Outdoors

Fly Fishing Candy Store

I once convinced myself that rummaging the bargain bin at the fly shop was somehow a measure of character

For much of my fly-fishing career I was a Luddite, avoiding new technology as if there was something shameful about it. For years I fished with a cheap rod-and-reel combo I bought at a department store. It was heavy and the reel was clunky, though relatively bulletproof. The drag was useless so I set it light and palmed the spool when a bigger fish threatened to overrun it.

I caught quite a few fish with that outfit, and developed a slightly superior attitude about my cheapo gear. Fly anglers once used almost exclusively split-cane rods and steel reels with click-and-pawl drags. That was the standard technology for decades and it caught lots of trout.

So I convinced myself that rummaging the bargain bin at the fly shop was somehow a measure of character. Looking back, I now realize it was just an excuse for my limited disposable income.

Once I had the money to spend, I did. I’m not sure the new stuff means I catch more fish, but I do think the technology makes it easier to catch fish. This is in part because it makes it easier to fish longer. Anyone who spends any time high-sticking nymphs knows what I’m talking about. There’s no better way to understand the virtues of lightweight gear than holding your rod next to your ear all day drifting flies through fish-holding runs. It’s tiring — not in the way running a marathon is, mind you, but it takes a toll nonetheless. After a few hours you need a break.

Stiffer, or “faster” in fly rod parlance, is also better. Not everyone agrees, but I’m big on fast-action rods when I’m nymphing. In many applications, ultra-fast rods don’t really cast as well as those with moderate action, but you’re not really casting when you’re nymphing.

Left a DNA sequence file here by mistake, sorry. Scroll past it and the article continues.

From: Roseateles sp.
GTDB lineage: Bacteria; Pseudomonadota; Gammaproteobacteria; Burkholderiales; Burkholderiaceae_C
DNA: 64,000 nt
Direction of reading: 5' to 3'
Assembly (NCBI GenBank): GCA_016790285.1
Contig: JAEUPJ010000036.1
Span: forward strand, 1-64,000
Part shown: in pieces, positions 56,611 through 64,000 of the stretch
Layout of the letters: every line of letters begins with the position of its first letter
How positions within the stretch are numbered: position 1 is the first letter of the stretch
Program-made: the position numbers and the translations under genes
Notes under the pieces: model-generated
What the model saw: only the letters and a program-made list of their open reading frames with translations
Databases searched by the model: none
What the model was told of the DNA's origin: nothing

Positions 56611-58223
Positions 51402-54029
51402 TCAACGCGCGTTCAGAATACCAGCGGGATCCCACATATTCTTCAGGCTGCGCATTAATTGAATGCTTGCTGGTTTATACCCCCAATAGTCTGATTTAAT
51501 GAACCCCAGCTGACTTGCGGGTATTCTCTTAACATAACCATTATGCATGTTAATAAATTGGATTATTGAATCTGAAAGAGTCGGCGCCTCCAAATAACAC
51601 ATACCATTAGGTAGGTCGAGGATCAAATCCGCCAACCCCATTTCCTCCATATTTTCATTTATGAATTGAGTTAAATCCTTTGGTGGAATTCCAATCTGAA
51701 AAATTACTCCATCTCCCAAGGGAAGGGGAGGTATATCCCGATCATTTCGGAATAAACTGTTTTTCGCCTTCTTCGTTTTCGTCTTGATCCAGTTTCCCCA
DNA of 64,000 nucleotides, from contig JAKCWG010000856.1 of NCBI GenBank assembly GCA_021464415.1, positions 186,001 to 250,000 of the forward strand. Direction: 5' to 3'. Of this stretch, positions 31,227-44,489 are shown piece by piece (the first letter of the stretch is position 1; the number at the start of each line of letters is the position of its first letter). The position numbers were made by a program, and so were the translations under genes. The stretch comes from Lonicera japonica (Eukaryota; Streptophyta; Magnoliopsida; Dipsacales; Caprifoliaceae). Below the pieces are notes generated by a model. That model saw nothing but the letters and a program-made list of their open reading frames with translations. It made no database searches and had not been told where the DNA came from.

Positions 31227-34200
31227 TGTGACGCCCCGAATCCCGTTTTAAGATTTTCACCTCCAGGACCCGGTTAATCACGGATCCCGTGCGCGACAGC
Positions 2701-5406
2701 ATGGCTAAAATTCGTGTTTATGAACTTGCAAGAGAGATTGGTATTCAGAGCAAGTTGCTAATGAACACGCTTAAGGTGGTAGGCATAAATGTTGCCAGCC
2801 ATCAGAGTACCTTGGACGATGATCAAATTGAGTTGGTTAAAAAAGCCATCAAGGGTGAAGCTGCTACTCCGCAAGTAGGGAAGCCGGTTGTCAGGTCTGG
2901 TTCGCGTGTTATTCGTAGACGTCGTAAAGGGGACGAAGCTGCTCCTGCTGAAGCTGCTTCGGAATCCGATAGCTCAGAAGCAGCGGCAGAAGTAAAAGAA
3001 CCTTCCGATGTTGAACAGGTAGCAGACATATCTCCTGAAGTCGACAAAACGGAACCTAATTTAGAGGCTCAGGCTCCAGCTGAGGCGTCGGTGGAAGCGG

Instead, you’re lifting and lobbing a long leader with multiple flies, plenty of split shot and often a strike indicator. I have a nymphing rod that bends almost down to the grip and I don’t really care for it. High sticking is all about repetitive drifts, and it seems as though it takes twice the effort to lift all that hardware out of the water and drop it back in the run for another drift.

Stiff used to mean heavy when it comes to fly rods, but that’s no longer the case. My fastest rod is also my lightest. Loaded with a modern reel machined from billet aluminum, it’s a feather compared to my old outfit.

The technology is better, but it’s still not that different from our split cane, click-and-pawl past. But I saw a new rig recently that looks interesting, if not a little odd. Lamson, an Idaho-based fly reel maker, has a new reel that mounts on the end of the rod a little like a caddywampus lollipop. If you haven’t seen one, search for Center Axis on the internet.

Instead of mounting below the rod like conventional reels, the Center Axis moves the mass of the reel more inline with the rod itself. The idea is that it reduces the lever effect of the reel’s weight as you cast. I haven’t tried one myself, but I do have an old Abel reel that includes something called an Abel Arm. The arm moves the reel a couple inches farther away from the reel seat than a regular mount. The technology never really caught on — I suspect because it amplifies that lever effect — though some folks say the arm relieves stress when casting.

The Center Axis could go one of two ways. Ten years from now every manufacturer will have copied it, or it will be mostly forgotten, like the Abel Arm. At least now I can afford to try one.

Rob Breeding is the editor of www.mthookandbullet.com, which covers outdoor news in Montana.

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